Uber Technologies is pinning its hopes on India, the Middle East and Africa for growth in the aftermath of mounting losses, which resulted in a plunge in its share prices.
Uber, which recently exited China and Southeast Asia, said although the company faces fierce competition in India, its profitability characteristics are improving in the country.
"If I look at Uber's growth over the next 10 years, it's going to be defined by markets like India, Africa, the Middle East more so than the developed markets such as the US and Europe," the company's Chief Executive Dara Khosrowshahi, told reporters in New Delhi. "India is a fundamental part of Uber's growth going forward... it's a top 10 market for us."
However, the San Francisco-based company faces tough competition in India from home-grown ride-hailing service Ola, while in the food-delivery segment, the company faces a challenge from Zomato and Swiggy.
Of late, according to media reports, several bike-sharing startups in Indian cities are giving taxi-hailing services a run for their money, although stringent regulations still haunt the former. For instance, the Bengaluru-based bike-sharing startup Rapido's Android app is being used by more than 6 million monthly active users. Rapido is mainly targeting those passengers who prefer to travel short distances like to and from metro stations.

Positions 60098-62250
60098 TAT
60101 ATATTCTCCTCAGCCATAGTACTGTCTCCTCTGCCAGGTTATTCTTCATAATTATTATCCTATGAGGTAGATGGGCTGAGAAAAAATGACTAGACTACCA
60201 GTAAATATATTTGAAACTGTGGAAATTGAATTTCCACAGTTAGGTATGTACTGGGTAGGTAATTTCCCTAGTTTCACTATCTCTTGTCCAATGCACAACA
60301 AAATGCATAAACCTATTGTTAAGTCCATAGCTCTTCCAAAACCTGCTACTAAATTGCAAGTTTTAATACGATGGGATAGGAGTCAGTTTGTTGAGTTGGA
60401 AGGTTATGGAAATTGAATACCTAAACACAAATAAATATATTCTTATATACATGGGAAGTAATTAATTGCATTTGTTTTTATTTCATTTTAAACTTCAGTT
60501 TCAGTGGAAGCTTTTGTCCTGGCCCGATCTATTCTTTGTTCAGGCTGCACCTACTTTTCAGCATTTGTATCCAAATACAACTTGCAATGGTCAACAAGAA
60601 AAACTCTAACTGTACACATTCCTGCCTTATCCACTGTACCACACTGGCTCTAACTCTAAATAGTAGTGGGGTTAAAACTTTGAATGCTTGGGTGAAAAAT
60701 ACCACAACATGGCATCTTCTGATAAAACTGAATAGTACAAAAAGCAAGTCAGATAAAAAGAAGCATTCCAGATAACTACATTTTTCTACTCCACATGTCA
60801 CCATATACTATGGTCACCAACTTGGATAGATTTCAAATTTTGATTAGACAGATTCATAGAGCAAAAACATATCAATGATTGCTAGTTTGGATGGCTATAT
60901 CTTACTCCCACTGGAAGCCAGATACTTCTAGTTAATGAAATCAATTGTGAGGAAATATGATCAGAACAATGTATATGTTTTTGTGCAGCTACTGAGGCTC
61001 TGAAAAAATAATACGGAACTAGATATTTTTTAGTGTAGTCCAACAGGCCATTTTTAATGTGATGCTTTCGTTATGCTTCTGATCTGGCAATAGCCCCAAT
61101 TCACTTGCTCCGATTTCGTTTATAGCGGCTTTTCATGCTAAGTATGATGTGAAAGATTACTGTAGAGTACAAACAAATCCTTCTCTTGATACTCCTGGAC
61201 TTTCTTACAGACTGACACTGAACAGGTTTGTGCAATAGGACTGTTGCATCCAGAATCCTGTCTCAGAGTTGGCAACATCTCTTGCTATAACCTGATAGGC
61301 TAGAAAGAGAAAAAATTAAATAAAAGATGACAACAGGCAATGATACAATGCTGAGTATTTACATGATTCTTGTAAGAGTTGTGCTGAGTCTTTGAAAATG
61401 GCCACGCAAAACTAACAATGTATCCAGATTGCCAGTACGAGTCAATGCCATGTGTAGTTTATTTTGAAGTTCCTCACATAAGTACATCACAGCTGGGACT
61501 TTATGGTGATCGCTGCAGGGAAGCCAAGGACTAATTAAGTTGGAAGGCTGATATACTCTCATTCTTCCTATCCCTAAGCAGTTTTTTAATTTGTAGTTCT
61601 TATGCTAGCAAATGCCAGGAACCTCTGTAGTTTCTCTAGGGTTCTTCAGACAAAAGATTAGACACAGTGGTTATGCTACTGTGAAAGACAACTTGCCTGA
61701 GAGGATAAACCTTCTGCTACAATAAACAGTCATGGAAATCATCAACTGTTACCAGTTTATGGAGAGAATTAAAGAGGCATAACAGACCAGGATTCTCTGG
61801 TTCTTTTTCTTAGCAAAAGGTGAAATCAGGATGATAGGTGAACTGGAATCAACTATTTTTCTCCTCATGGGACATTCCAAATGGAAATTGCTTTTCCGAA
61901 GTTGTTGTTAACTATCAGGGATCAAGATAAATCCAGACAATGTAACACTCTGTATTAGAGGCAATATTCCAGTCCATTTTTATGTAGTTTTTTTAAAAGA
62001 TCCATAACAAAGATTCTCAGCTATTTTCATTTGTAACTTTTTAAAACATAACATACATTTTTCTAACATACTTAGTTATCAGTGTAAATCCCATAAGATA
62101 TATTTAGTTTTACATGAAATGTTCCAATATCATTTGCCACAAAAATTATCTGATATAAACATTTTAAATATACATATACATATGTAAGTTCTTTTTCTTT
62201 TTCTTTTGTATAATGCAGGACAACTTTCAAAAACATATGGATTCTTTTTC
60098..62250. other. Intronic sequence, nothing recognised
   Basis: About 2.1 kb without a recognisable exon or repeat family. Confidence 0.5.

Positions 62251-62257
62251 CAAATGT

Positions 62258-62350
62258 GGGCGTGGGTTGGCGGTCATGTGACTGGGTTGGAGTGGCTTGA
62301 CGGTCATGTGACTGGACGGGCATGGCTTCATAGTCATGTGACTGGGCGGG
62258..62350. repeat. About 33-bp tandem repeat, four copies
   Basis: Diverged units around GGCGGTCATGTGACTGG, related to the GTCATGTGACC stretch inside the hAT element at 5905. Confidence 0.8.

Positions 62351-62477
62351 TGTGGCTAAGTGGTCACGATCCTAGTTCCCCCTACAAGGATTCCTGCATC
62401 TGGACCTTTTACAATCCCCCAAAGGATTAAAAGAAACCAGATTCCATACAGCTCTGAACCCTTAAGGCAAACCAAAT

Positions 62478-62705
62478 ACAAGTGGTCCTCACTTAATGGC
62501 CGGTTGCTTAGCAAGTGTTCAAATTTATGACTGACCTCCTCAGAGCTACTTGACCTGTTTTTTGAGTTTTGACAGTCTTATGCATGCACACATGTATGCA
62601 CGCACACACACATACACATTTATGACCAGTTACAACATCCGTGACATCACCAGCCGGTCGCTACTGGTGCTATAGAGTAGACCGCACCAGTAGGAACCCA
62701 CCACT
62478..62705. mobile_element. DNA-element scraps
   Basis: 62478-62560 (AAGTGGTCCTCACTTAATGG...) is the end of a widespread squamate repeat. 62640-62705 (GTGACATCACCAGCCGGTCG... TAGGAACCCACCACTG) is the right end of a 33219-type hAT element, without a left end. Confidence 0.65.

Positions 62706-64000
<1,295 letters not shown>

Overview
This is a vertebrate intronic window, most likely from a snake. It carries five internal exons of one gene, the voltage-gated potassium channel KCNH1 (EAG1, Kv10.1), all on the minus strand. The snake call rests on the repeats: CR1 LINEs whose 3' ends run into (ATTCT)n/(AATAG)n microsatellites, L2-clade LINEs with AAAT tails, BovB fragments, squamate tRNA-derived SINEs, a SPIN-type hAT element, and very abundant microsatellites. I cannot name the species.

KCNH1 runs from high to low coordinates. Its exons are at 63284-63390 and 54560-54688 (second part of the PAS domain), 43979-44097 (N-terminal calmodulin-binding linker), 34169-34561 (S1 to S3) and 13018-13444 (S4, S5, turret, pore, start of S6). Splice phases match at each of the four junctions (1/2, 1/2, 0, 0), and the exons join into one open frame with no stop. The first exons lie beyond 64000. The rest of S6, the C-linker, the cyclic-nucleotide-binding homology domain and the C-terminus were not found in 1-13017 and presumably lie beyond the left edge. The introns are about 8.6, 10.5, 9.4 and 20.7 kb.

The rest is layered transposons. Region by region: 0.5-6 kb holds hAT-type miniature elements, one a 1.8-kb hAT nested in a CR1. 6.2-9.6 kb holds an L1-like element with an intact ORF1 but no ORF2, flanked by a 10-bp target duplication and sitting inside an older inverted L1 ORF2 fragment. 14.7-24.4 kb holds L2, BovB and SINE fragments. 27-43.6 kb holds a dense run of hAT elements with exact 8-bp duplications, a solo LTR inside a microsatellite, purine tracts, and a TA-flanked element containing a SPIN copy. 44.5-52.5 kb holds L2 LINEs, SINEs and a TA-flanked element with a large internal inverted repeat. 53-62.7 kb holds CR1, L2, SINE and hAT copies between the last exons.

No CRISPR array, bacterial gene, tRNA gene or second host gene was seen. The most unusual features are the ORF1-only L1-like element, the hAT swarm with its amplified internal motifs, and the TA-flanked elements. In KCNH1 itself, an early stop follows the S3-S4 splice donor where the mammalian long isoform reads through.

India's market for ride-hailing business is estimated at $7 billion a year, with Uber and Ola competing with each other for strengthening their market share. India constitutes 12 per cent of Uber's rides by operating in 40 cities and contributes about 2 per cent of the company's global revenue.
Khosrowshahi, who was in Delhi on Tuesday to unveil an updated version of Uber's app linking the Delhi Metro public transport system with its services, said he was focused on long-term prospects.
The company expects long-term growth opportunities for its ride and online food-delivery businesses in these markets, thanks to the large and growing urban population. Accordingly, Uber took a series of major steps to strengthen its position in India and the Middle East. Last year, the ride-hailing company said it would increase its investments in India, while in March this year, the company agreed to acquire its Dubai-based rival Careem.
But the company laid off 350 workers across the globe this month, part of its third round of lay-off this year, as it tries to map a route to profitability. The layoffs are expected to impact the company's businesses in India, including its online food-delivery unit - UberEats.
Uber shares lost 30 per cent of its value since the company's public offering in May this year.